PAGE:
When paleontologist Jin Meng discovered a strange skull in the vast, dry expanse of the Dzungarian Basin in northern China in 1996, he had a hunch about the pet activity of the ancient animal to which it belonged. The skull, robust and heavy, had a bone plate about 2.5 centimeters thick in the area that would have corresponded to the animal’s forehead. In addition, the neck vertebrae that Meng had found in the vicinity were also noticeably thickened, implying that they were designed to withstand great force. The expert deduced that the new species could even have surpassed the dinosaurs in the violent sport of head butting.
For years, Meng, now curator of the fossil mammal collection at the American Museum of Natural History in New York, and his collaborators at the Chinese Academy of Sciences simply called the specimen wow shou, or “strange beast.” However, that strange beast now has an official name: Discokeryx xiezhi. As described by Meng and his collaborators in an article published in Science, d.xiezhi It lived about 16.9 million years ago and is an ancient ancestor of modern giraffes.
Unlike today’s giraffes, whose necks (according to most experts) evolved to allow the animals to forage in the treetops, the thickness of the skull and vertebrae of d.xiezhi It was surely the result of sexual competition. According to the researchers, males of d.xiezhi The females would have disputed headbutting each other with a force perhaps unprecedented in the animal kingdom and that has not been observed since then.
“When talking about giraffes, we immediately think of their elongated necks,” explains Meng. “But this new species provides another example of extreme adaptation and shows that animals, even those that are phylogenetically related, can evolve in completely different directions.”
In the mid-Miocene, the present desert habitat of North China was a hot and humid place where a diverse set of species lived. Meng and his collaborators followed a series of clues to reconstruct the history of d.xiezhi. They analyzed the enamel of one tooth and performed CT scans of two skulls to learn about their internal structure. The researchers also compared the remains of the animal with the fossils of more than 50 species they found in the same area, most of them ungulates, such as d.xiezhi. Taken together, the evidence suggested that d.xiezhi it shared certain morphological characteristics with modern giraffes and that it was a herbivore, which may have fed on a mixture of leafy and herbaceous plants.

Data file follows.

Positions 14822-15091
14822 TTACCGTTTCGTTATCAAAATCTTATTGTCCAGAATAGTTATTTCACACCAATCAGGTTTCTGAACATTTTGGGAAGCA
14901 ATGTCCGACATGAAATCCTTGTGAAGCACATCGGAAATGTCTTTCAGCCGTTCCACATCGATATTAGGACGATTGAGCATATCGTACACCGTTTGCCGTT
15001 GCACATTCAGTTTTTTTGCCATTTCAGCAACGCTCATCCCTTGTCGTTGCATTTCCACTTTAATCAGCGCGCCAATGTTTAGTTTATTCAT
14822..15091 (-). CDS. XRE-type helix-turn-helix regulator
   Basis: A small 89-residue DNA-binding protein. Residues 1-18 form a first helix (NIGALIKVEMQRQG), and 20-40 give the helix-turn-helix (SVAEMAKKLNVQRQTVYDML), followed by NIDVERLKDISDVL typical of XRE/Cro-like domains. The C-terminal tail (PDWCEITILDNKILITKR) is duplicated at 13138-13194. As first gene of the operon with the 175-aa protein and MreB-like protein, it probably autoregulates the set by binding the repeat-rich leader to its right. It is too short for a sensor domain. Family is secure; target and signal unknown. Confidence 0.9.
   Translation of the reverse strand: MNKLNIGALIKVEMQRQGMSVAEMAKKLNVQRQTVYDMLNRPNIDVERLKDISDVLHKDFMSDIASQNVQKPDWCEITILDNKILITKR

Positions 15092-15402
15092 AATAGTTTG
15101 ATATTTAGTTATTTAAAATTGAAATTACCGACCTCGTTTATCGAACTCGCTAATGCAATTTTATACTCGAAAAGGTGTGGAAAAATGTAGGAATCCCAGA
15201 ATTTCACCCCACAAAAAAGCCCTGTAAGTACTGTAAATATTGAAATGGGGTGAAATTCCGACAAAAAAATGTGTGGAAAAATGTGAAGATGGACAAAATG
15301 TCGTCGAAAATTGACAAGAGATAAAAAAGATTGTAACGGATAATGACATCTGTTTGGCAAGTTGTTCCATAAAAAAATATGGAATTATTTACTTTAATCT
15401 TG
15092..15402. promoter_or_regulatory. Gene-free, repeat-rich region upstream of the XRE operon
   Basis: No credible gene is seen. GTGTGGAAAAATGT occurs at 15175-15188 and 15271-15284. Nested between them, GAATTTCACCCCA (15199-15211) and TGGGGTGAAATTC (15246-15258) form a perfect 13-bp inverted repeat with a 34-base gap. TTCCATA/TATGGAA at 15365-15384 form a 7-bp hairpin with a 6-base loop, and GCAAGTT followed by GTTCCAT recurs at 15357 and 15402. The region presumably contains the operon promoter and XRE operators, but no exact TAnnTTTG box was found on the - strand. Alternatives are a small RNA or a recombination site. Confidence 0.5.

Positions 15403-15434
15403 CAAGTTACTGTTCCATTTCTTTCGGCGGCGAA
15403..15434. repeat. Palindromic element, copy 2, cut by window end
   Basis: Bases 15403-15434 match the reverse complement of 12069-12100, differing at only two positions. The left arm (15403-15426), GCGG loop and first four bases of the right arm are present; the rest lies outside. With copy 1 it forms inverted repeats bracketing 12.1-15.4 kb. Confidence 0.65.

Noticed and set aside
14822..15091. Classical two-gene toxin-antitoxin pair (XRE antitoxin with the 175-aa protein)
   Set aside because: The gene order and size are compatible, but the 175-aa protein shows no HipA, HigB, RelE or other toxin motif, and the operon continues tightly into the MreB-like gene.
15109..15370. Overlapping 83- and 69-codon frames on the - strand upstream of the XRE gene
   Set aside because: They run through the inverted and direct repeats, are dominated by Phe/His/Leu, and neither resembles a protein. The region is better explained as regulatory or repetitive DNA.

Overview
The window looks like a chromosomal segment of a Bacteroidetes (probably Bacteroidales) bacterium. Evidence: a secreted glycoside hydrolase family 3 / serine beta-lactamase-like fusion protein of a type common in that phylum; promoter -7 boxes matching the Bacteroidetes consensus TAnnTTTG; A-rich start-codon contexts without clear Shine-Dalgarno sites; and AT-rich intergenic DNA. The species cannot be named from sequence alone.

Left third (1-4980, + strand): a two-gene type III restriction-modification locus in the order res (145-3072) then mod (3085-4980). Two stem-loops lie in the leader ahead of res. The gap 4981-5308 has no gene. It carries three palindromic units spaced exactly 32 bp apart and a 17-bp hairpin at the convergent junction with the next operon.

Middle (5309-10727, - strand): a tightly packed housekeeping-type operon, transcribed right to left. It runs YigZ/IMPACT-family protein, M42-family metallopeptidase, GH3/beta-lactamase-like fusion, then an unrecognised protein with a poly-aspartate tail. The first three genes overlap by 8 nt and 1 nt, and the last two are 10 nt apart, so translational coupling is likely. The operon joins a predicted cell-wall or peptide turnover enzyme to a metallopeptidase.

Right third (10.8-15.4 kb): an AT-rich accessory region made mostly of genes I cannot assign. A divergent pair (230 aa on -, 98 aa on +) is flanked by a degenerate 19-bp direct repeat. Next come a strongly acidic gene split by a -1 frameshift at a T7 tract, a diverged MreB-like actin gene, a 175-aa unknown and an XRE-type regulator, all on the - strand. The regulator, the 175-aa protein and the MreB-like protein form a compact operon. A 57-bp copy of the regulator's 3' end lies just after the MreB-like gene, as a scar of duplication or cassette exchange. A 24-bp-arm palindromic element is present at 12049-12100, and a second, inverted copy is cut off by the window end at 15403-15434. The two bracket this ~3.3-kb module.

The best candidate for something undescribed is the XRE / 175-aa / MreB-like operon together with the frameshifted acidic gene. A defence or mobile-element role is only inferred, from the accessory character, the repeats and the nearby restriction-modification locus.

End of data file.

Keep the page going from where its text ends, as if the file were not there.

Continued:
d.xiezhi It wasn’t a very bulky animal, perhaps the size of a large sheep, but Meng and his collaborators found that the species’ head and neck were among the strongest ever in a mammal, and perhaps in any earlier creature. The researchers characterized d.xiezhi for possessing “the most complex head-neck joints observed in mammals to date”.
To get an idea of the extreme morphology of the head of d.xiezhiit is interesting to compare it with that of Pachycephalosaurus, a dinosaur known for powerful headbutts (its name means “thick-headed lizard”). Dinosaur experts with whom Meng and his collaborators consulted confirmed that the unique structure of the head and neck of d.xiezhi it would have allowed him to withstand an even greater force.
Current male giraffes (genus Giraffa) also fight fierce battles for females. But although d.xiezhi share family tree with Giraffa, modern giraffes are not direct descendants of the ancient species. In their fights, male giraffes use their necks instead of their heads. Its elongated neck, the group explains in their article, could have evolved for fighting and not just reaching for foliage. “In this case, as in other classic examples, the behavior could have had a notable influence on the morphological evolution […] The extreme behavior of the giraffes would have led to an extreme morphological evolution”, they point out.
“The bottom line is that the head-neck structure of the different giraffe families is highly diverse, as evidenced by the new fossils,” says Meng. “These specialized morphologies reflect the diverse lifestyles of these animals.”
Advait Jukar, a paleobiologist at Yale University who was not involved in the study, notes that the evolutionary cause of modern giraffes’ long necks remains an open question, since female giraffes also have elongated necks, and both males and females have elongated necks. females have equally long limbs. “Actually, the evolution of the neck and limbs of modern giraffes is most likely due to a combination of natural selection […] regarding a food preference and a sexual selection in that lineage”, he summarizes.
However, as for d.xiezhi, “Their head shell almost certainly evolved as a result of sexual selection and male-male combat,” says Jukar. “If modern giraffes seem peculiar to you, their relatives from ancient times were even stranger.”
Reference: “Sexual selection promotes giraffoid head-neck evolution and ecological adaptation». Shi-Qi Wang et al. in Science, vol. 376, art. 6597, June 3, 2022.
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